Decline of traditional media

Should the threat to traditional media from the internet really be a cause for concern?
Denyse O'Leary | 20 August 2009
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Newspapers and glassesThe new social media -- blogging, Facebook, MySpace, Twitter, and YouTube are current faves -- revolutionising the publishing world, for better and worse. Let's look at both the better and the worse in perspective.

The current tsunami of personal choices in communication is slowly draining the profit from mainstream media. These media traditionally depend on huge audiences who all live in one region and mostly want the same things (the football scores, the crossword, the TV Guide, etc.). But that is all available now on the Internet, all around the world, all the time.

One outcome is a death watch on many newspapers, including famous ones like the Boston Globe. As journalist Paul Gillin noted recently: "The newspaper model scales up very well, but it scales down very badly. It costs a newspaper nearly as much to deliver 25,000 copies as it does to deliver 50,000 copies. Readership has been in decline for 30 years and the decline shows no signs of abating. Meanwhile, new competition has sprung up online with a vastly superior cost structure and an interactive format that appeals to the new generation of readers."

Traditional electronic media are not doing any better. As James Lewin observes in "Television audience plummeting as viewers move online" (May 19, 2008), mainstream broadcasters "will have to come to terms with YouTube, video podcasts and other Internet media or they’ll face the same fate as newspapers."

Radio audiences have likewise tanked. Overall, the recent decline of traditional media is remarkable.

Some conservative writers insist that mainstream media's failure is due to its liberal bias. But conservatives have charged that for decades -- to no effect. Another charge is that TV is declining because it is increasingly gross or trivial. True enough, but TV's popularity was unaffected for decades by its experiments with edgy taste.

Let's look more closely at the structure of the system to better understand current steep declines. Due to the low cost of modern media technology, no clear distinction now exists between a mainstream medium and a non-mainstream one, based on either number of viewers or production cost. Today, anyone can put up a video at YouTube at virtually no cost. Popular videos get hundreds of thousands of views. Podcasting and videocasting are also cheap. A blog can be started for free, within minutes, at Blogger. It may get 10 viewers or 10,000, depending on the level of popular interest. But the viewers control that, not the providers.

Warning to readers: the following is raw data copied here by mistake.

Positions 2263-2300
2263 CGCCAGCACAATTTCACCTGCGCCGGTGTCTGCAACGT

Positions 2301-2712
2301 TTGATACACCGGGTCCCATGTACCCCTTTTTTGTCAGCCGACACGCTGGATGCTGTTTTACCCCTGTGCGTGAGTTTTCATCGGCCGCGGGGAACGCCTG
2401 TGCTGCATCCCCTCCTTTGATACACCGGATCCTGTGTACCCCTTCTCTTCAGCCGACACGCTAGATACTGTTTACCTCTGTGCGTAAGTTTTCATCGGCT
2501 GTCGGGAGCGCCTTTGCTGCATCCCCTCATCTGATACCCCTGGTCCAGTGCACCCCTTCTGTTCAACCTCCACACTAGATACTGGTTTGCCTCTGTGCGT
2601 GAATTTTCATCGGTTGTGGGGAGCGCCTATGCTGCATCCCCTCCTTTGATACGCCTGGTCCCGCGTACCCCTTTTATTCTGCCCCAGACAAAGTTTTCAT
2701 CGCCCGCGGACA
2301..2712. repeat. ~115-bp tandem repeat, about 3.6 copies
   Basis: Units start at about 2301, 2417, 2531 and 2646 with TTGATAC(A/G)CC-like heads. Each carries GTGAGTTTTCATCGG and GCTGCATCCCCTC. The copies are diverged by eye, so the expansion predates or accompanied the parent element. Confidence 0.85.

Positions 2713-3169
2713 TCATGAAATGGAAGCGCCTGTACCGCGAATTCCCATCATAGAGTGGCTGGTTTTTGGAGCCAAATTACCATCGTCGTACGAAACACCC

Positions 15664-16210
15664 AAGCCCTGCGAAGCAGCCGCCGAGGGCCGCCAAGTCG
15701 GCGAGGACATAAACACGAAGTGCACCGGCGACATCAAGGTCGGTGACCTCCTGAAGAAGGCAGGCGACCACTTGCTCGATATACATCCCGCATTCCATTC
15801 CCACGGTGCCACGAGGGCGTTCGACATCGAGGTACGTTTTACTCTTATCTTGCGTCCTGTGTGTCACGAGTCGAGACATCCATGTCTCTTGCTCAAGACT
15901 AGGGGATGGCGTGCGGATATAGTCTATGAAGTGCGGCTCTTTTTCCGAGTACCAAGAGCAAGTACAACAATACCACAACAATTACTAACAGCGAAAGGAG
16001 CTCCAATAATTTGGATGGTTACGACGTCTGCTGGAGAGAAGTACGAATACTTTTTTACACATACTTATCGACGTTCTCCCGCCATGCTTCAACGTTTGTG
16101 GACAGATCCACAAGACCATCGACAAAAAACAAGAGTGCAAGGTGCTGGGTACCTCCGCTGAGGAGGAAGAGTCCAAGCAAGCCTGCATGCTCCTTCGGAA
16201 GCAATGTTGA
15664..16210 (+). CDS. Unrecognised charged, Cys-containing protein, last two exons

The key change is that the traditional media professional is no longer a gatekeeper who can systematically admit or deny information. Consumers program their own print, TV, or radio, and download what they want to their personal devices. They are their own editors, their own filmmakers, their own disc jockeys.

Does that mean more bias or less? It's hard to say, given that consumers now manage their own level of bias. So they can hear much more biased news -- or much less. And, as
Podcasting News observes, "Social media is a global phenomenon happening in all markets regardless of wider economic, social and cultural development."

Understandably, traditional media professionals, alarmed by these developments, have constructed a doctrine of "localism" and, in some cases, called for government to bail them out. That probably won't help, just as it wouldn't have helped if the media professionals had called for a government "bailed out" of newspapers when they were threatened by radio, or of radio when it was threatened by TV. Video really did (sort of) kill the radio star, but the radio star certainly won't be revived by government grants.

Still, the news is not all bad. Yes, new media do sometimes kill old media. For example, no one seriously uses
pigeon post to send messages today. But few ever thought birdmail was a great system, just the only one available at the time. However, radio did not kill print, and TV did not kill radio. Nor will the Internet kill older media; it will simply change news delivery. Sometimes in a minor way, but sometimes radically.

Media that work, whether radio, TV, newspapers, books, blogs, or any other, thrive when there is a true need. Today's challenge is to persuade the consumer to look at alternatives to their own programming decisions.

Denyse O'Leary is co-author of The Spiritual Brain.

This article is published by Denyse O'Leary and MercatorNet.com under a Creative Commons licence. You may republish it or translate it free of charge with attribution for non-commercial purposes following these guidelines. If you teach at a university we ask that your department make a donation. Commercial media must contact us for permission and fees. Some articles on this site are published under different terms.

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